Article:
Strikes continued through February 11, attacking enemy artillery positions, troop emplacements, and supply dumps along the main battlefront. Following a brief upkeep period in Japan, Oriskany returned to combat on March 1, 1953. She continued in action until March 29, called at Hong Kong, then resumed air strikes on April 8. She departed the Korean Coast on April 22, touched at Yokosuka, and then departed for San Diego on May 2nd, arriving there on May 18th.
Following readiness training along the California coast, Oriskany departed San Francisco on September 14 to aid the7th Fleet watching over the uneasy truce in Korea, arriving in Yokosuka on October 15th. Thereafter, she cruised theSea of Japan, the East China Sea, and the area of the Philippines. After providing air support for Marine amphibious assault exercises at Iwo Jima, the carrier returned to San Diego on April 22, 1954. She entered San Francisco Naval Shipyard for overhaul; the overhaul was completed on October 22nd, when she stood out to sea for the first of a series of coastal operations.
Oriskany arrived at Yokosuka on April 2, 1955, and operated with the Fast Carrier Task Force ranging from Japan andOkinawa to the Philippines. This deployment ended on September 7th, and the carrier arrived NAS Alameda, California, on September 21st.
She cruised the California Coast while qualifying pilots of Air Group 9, then put to sea from Alameda on 11 February 1956 for another rigorous Western Pacific (WestPac) deployment.
Oriskany again left San Diego for the Far East on May 26, 1966, arriving in Yokosuka, Japan, on June 14th. She steamed for "Dixie Station" off South Vietnam on June 27th. Wearisome days and nights of combat shifted to "Yankee Station" in the Gulf of Tonkin on July 8th. In the following months there were brief respites for replenishment in Subic Bay, then back into the action that saw her launch 7,794 combat sorties.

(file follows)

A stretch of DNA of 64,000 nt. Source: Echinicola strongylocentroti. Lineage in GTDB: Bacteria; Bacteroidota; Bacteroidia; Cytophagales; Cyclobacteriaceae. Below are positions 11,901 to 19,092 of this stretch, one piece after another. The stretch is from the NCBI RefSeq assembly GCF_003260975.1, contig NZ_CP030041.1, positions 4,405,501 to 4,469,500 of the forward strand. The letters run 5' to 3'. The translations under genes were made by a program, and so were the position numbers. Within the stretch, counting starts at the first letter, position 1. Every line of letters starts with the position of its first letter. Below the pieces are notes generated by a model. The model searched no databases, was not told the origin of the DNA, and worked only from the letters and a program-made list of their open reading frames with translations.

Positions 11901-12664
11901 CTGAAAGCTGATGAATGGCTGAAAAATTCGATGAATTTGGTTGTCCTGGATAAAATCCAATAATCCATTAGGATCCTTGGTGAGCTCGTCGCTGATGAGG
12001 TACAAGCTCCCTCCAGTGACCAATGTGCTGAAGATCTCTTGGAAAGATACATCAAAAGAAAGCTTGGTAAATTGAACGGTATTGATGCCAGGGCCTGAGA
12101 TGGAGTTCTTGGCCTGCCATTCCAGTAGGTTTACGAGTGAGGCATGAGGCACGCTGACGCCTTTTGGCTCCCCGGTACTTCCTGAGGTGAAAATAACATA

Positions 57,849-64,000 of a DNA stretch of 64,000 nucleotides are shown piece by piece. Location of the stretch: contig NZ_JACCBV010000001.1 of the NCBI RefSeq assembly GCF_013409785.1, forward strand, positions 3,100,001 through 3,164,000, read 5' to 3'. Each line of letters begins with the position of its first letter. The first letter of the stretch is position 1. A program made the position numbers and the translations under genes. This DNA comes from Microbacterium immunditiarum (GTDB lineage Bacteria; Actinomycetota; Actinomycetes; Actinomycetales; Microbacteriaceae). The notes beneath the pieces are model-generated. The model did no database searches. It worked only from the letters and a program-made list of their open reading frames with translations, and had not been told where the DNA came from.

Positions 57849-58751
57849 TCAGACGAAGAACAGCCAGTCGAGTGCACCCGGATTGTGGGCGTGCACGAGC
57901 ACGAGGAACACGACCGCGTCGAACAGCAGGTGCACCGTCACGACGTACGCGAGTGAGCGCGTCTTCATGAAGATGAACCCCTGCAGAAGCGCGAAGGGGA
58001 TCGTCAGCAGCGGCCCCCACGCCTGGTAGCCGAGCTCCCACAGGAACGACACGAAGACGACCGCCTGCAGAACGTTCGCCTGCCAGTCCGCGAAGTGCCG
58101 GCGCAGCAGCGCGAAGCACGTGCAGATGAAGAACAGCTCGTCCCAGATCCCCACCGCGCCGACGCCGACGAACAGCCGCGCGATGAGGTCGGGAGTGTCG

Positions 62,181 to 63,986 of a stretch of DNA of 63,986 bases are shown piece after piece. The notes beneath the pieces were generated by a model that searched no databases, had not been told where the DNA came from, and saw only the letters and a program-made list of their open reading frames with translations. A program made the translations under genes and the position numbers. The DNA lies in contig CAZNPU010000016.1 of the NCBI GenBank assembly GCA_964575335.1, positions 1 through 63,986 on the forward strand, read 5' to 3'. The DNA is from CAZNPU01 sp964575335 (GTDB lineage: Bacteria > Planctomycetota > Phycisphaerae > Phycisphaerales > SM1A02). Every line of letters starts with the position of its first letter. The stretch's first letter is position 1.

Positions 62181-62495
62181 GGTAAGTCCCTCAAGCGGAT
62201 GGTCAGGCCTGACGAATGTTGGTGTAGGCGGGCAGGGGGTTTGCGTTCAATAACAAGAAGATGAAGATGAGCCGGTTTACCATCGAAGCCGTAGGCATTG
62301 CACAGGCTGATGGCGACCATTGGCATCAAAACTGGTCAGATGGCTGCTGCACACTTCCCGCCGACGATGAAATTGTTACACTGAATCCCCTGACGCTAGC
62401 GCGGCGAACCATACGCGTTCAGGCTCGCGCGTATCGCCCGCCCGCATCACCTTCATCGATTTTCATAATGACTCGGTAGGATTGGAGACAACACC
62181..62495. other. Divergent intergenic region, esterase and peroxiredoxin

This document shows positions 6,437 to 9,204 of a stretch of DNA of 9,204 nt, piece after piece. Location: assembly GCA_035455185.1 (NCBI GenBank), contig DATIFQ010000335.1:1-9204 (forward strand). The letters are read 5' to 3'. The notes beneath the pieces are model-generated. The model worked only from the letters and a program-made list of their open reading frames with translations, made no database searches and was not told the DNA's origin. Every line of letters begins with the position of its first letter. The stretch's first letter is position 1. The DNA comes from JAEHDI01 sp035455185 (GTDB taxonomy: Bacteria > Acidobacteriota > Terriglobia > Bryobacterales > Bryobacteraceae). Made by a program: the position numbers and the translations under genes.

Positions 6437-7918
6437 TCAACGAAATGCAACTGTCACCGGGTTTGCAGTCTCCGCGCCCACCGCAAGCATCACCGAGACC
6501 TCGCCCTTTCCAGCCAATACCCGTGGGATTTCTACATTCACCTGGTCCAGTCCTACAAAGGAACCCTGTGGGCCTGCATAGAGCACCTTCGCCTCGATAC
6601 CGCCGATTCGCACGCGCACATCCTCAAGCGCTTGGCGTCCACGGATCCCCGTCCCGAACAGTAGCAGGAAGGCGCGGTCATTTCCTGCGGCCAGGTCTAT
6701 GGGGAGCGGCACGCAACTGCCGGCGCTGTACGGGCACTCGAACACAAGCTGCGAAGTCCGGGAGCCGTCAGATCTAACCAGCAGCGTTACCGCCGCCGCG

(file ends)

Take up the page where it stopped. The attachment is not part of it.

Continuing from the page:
The carrier was on station the morning of October 26, 1966, when a fire erupted on the starboard side of the ship's forward hangar bay and raced through five decks, killing 44 men. Many who lost their lives were veteran combat pilots who had flown raids over Vietnam a few hours earlier. Oriskany had been put in danger when a magnesium parachute flare exploded in the forward flare locker of Hangar Bay 1, beneath the carrier's flight deck. Subsequent investigation showed the flare functioned as designed and the cause of the fire was human error. A seaman accidentally ignited the flare, and in a panic, threw it into the weapons locker where the flares were kept for storage, instead of throwing it over the side into the water; this ignited all the flares in the locker and caused horrific damage. Some of her crewmen jettisoned heavy bombs which lay within reach of the flames, while others wheeled planes out of danger, rescued pilots, and helped quell the blaze throughout the next three hours. Medical assistance was rushed to the carrier from aircraft carriers Constellation and Franklin D. Roosevelt. Later investigation by Captain John H Iarrobino of the Oriskany and analysis by the Naval Ammunition Depotin Crane, Indiana, showed that one in every thousand flares could ignite accidentally if jarred. Five crew members werecourt-martialed as a result of the incident but were acquitted. After this incident and others, the flare design used by the Navy was changed to a safer design immune to accidental ignition, and crews were increased to stabilize numbers so all activities could be properly supervised.